Saratoga Springs has the only major capital project on the ballot — $15.4 million to upgrade district buildings. However, some districts are seeking to create or fund reserve funds for future equipment purchases and building projects, including Fort Ann, Indian Lake, South Glens Falls, Warrensburg and Whitehall.
Few contested local school board races
Albert said another trend statewide is an increase in the number of people running for school board seats. There are almost 400 more people running than there are available seats statewide.
However, Albert said it varies by region, with more districts having contested races in the mid-Hudson Valley, Nassau County and Long Island. By contrast, Albert said the North Country, which stretches from Warren County to the Canadian border, has among the fewest competitive races.
There may be a specific issue that is bringing people out to run for school boards, according to Albert.
“Often, controversy prompts more people to run for board,” he said.
In The Post-Star’s area, there are only a dozen contested races out of 30 districts. One of the hottest races is in Lake George, where incumbents Kim Heunemann and James McCabe are being challenged by Tricia Connor Biles and Katie Bruening. Some residents have spoken out vocally against the board’s decision in March to eliminate the job of Lake George Junior-Senior High School Vice Principal Cody Conley and hire an interim director of curriculum, instruction and support services. School officials say the change is necessary to improve academic achievement and make sure the curriculum is aligned across all grade levels. Critics are concerned about safety and school culture with the elimination of Conley’s job since his duties included handling discipline.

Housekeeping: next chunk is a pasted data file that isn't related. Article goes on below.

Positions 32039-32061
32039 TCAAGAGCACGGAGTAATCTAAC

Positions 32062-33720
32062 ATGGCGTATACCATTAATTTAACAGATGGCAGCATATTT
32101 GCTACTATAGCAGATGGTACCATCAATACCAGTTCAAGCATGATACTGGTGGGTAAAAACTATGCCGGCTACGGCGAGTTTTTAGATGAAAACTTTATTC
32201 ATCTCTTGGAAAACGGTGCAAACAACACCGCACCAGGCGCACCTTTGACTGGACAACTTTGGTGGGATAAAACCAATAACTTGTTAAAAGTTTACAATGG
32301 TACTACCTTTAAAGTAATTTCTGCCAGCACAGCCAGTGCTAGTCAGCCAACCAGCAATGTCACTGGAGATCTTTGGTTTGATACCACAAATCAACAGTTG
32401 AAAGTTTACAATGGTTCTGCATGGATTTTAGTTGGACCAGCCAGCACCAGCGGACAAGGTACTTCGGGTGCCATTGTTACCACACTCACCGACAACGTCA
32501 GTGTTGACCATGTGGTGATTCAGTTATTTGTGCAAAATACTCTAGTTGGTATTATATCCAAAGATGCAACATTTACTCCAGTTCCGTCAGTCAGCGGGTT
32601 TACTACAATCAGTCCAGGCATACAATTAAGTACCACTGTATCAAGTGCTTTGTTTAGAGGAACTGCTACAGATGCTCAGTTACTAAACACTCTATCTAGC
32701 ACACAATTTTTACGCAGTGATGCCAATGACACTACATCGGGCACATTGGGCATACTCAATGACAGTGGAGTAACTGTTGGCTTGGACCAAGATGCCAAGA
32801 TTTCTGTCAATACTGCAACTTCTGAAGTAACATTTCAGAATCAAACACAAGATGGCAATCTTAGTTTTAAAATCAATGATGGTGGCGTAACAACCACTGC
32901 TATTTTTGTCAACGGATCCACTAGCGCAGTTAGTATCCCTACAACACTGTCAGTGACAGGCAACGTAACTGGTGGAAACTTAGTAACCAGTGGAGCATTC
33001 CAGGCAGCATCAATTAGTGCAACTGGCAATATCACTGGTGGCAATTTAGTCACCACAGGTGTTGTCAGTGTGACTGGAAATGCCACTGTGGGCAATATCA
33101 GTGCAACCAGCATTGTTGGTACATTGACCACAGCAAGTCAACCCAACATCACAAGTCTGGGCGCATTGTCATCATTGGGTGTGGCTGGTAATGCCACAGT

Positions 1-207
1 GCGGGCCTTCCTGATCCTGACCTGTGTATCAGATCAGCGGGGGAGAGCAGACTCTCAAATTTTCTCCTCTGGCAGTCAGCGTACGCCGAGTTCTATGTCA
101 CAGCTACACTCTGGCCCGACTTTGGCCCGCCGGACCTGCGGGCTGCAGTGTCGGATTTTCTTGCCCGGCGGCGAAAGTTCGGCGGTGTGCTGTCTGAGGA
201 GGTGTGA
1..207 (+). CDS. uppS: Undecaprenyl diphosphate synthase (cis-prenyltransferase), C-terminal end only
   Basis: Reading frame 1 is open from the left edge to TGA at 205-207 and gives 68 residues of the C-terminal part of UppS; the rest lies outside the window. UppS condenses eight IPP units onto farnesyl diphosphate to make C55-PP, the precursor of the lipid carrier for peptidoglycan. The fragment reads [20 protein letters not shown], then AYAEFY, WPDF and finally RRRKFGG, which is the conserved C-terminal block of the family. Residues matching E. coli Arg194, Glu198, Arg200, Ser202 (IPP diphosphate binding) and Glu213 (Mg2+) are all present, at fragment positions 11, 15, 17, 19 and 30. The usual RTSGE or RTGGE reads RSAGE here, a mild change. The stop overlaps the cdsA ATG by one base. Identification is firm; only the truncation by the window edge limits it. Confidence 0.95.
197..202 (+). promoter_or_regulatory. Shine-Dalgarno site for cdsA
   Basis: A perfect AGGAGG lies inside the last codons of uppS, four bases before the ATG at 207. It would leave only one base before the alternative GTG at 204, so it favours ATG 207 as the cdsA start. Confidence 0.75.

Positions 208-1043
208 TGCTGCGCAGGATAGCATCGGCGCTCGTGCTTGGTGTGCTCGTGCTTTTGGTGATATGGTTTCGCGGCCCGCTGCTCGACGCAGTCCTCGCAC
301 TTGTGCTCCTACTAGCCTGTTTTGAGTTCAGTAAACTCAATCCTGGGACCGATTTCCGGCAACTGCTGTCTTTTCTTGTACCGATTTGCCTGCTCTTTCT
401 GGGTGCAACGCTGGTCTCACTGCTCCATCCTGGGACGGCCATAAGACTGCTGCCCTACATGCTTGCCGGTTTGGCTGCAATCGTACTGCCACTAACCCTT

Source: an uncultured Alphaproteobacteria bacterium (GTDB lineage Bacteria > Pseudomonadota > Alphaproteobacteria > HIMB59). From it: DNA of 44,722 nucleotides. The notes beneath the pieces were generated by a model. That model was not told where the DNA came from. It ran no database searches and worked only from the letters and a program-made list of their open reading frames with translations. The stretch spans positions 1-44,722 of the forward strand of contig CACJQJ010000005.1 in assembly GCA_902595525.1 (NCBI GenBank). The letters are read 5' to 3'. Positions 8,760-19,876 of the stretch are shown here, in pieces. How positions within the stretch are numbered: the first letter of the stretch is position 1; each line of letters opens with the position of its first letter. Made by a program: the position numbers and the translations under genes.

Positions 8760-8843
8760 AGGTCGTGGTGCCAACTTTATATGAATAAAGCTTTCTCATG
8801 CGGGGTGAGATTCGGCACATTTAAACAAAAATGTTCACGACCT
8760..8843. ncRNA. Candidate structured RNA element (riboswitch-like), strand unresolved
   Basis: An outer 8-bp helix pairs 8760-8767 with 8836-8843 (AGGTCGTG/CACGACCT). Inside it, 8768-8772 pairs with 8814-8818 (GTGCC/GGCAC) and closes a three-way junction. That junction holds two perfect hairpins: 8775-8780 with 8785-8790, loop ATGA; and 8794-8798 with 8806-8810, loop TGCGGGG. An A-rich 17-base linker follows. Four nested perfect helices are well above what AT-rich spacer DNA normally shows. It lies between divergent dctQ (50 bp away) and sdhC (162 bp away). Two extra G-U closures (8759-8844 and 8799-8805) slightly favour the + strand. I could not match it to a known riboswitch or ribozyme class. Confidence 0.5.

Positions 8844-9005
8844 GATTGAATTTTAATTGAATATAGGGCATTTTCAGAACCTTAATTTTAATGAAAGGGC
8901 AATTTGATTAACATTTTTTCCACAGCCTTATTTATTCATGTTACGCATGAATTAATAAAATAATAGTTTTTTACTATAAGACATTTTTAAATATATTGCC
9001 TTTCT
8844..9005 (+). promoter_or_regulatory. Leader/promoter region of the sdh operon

In Fort Edward, incumbent Christopher Miles is the only candidate on the ballot. However, there are three other seats up for grabs, which will be filled by write-in candidates.
School elections generally draw a light turnout. However, Queensbury Superintendent Huntley encouraged people to get out and vote.
“There’s an economic development component to quality public schools. It’s important to keep our schools strong,” he said.
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"...the Empire Center is the think tank that spent months trying to pry Covid data out of Mr. Cuomo's government, which offered a series of unbelievable excuses for its refusal to disclose...five months after it (the Empire Center) sued, Team Cuomo finally started coughing up some of the records." -Wall Street Journal, February 19, 2021